802.11ax and Medium Contention

As many of you might already know, a key efficiency enhancement for 802.11ax will be the use of OFDMA by Wi-Fi radios. Orthogonal frequency-division multiple access (OFDMA) is a multi-user version of the OFDM digital-modulation technology and is used in other wireless technologies such as LTE. OFDMA subdivides a channel into smaller frequency allocations, called resource units (RUs). By subdividing the channel, parallel transmissions of small frames to multiple users happen simultaneously. Think of OFDMA as a technology that partitions a channel into smaller sub-channels so that simultaneous multiple-user transmissions can occur.

As shown in Figure 1, an 802.11ax AP can partition a 20 MHz OFDMA channel into multiple resource units (RUs) for simultaneous downlink communications with multiple 802.11ax clients. Furthermore, an 802.11ax AP can also synchronize 802.11ax clients for simultaneous uplink transmissions. I have heard some people say that with 802.11ax, the AP is in control of the RF medium. Well that is not entirely true. It should be noted that the rules of medium contention still apply. The AP still has to compete against legacy 802.11 stations for a transmission opportunity (TXOP). Once the AP has a TXOP, the AP is then in control of up to nine 802.11ax client stations for either downlink or uplink transmissions on a 20 MHz channel. The number of RUs used can vary on a per TXOP basis. For the uplink (UL-OFDMA), the AP signals to the clients a synchronized schedule and RU allotment using a trigger frame. We will have a more detailed discussion of this process in a later blog.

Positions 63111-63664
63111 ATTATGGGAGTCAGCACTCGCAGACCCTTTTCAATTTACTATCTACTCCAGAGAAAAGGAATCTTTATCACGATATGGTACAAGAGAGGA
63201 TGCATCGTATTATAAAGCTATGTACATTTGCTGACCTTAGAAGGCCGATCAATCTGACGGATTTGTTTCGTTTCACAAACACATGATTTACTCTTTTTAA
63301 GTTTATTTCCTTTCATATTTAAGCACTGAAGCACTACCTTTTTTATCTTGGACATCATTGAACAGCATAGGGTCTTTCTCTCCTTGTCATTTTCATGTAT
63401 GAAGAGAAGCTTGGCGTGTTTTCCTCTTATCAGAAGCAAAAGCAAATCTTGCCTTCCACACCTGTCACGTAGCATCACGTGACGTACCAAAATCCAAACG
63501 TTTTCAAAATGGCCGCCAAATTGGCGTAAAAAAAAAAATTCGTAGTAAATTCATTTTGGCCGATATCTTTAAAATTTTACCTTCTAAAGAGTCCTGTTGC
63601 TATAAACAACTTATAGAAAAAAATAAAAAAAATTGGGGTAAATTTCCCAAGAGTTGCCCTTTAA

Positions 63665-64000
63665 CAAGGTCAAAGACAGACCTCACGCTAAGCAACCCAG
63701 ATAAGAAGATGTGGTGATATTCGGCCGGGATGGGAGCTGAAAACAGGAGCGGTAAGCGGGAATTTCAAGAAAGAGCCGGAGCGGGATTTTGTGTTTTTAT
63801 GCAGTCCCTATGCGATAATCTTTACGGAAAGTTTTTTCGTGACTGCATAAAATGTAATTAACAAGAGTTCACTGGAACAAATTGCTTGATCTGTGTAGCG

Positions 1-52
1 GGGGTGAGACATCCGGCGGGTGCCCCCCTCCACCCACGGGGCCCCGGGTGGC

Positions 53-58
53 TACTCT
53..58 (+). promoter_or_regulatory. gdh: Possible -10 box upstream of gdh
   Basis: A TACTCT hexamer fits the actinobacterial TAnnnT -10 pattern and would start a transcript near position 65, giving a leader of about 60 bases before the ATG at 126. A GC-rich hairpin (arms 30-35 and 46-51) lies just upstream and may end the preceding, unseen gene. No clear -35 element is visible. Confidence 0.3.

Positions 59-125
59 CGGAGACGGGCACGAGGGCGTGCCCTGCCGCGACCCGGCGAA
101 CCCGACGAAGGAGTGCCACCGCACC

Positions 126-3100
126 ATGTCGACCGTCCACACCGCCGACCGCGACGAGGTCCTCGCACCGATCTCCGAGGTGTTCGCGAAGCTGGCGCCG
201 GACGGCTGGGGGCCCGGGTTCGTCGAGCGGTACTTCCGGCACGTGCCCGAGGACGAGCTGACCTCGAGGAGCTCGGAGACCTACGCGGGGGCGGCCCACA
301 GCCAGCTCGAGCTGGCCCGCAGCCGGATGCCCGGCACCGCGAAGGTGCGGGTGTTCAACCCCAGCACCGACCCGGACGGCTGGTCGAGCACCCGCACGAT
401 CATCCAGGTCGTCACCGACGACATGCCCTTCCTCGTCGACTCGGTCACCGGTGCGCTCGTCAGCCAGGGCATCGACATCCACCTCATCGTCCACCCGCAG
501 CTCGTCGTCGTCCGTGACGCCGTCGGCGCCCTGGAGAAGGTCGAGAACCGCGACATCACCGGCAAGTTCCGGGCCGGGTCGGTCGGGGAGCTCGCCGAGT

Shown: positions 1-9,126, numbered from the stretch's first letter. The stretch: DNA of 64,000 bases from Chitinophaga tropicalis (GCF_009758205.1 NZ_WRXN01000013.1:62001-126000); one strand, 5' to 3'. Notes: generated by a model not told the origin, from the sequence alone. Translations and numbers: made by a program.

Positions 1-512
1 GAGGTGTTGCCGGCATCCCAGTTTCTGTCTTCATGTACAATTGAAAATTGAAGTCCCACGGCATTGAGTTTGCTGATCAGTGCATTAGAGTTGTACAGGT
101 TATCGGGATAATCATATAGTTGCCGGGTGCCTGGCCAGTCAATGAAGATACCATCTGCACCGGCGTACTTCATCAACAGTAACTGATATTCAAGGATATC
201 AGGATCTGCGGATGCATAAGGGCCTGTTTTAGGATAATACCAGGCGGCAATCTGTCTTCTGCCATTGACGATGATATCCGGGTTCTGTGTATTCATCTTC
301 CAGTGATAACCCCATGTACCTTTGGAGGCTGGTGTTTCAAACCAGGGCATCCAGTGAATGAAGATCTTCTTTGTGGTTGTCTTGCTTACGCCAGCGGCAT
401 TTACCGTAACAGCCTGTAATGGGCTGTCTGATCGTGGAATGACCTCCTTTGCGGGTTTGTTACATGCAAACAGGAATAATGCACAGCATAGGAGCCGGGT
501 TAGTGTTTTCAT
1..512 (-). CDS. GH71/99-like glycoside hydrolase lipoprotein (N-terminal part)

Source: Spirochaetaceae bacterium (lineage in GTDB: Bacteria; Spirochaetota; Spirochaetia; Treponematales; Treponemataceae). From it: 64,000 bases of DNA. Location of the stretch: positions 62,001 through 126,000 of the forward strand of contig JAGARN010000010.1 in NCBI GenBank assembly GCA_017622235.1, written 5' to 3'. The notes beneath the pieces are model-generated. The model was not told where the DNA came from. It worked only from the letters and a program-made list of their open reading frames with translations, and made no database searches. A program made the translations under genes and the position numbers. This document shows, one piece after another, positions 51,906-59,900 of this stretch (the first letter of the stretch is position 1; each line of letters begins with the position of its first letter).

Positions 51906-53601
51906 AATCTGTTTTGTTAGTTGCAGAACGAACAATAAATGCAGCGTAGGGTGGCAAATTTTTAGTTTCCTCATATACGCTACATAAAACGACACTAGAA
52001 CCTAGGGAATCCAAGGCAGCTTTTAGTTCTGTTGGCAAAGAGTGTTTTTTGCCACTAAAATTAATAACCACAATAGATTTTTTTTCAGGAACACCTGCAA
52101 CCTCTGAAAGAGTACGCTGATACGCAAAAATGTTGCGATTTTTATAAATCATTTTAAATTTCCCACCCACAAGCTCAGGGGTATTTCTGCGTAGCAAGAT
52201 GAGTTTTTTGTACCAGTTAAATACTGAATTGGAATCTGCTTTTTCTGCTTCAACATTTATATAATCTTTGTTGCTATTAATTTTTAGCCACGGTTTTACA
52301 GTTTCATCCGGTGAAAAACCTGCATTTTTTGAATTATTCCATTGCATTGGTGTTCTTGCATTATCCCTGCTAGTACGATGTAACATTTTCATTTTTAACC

A question I get asked is, “Can an 802.11ax client station suspend participation for synchronized uplink OFDMA and contend for the medium for an independent uplink transmission?

The 802.11ax draft proposes an operating mode indication (OMI) procedure for this purpose. A client station can signal to the AP, the maximum number of spatial streams and the maximum channel bandwidth that the client can support for either uplink or downlink transmission. As shown in Figure 2, an 802.1ax client uses the OM Control subfield in 802.11 data and management frames to indicate a change of either transmission or receiver mode of operation. For example, a client can switch between single-user or multi-user UL-OFDMA operations. A client can suspend and resume responses to the trigger frames sent by an AP during the UL-OFDMA process.

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David Coleman is a wireless mobility consultant, public speaker, and trainer. For the last twenty years, David has instructed IT professionals from around the globe in enterprise WLAN design, WLAN security, WLAN administration and WLAN troubleshooting. In his spare time, David writes white papers, blogs, and books about enterprise Wi-Fi networking. David is the co-author of Sybex Publishing’s Certified Wireless Network Administrator (CWNA) Study Guide and numerous other books about Wi-Fi. David is the Senior Product Evangelist for Aerohive Networks and is CWNE #4.

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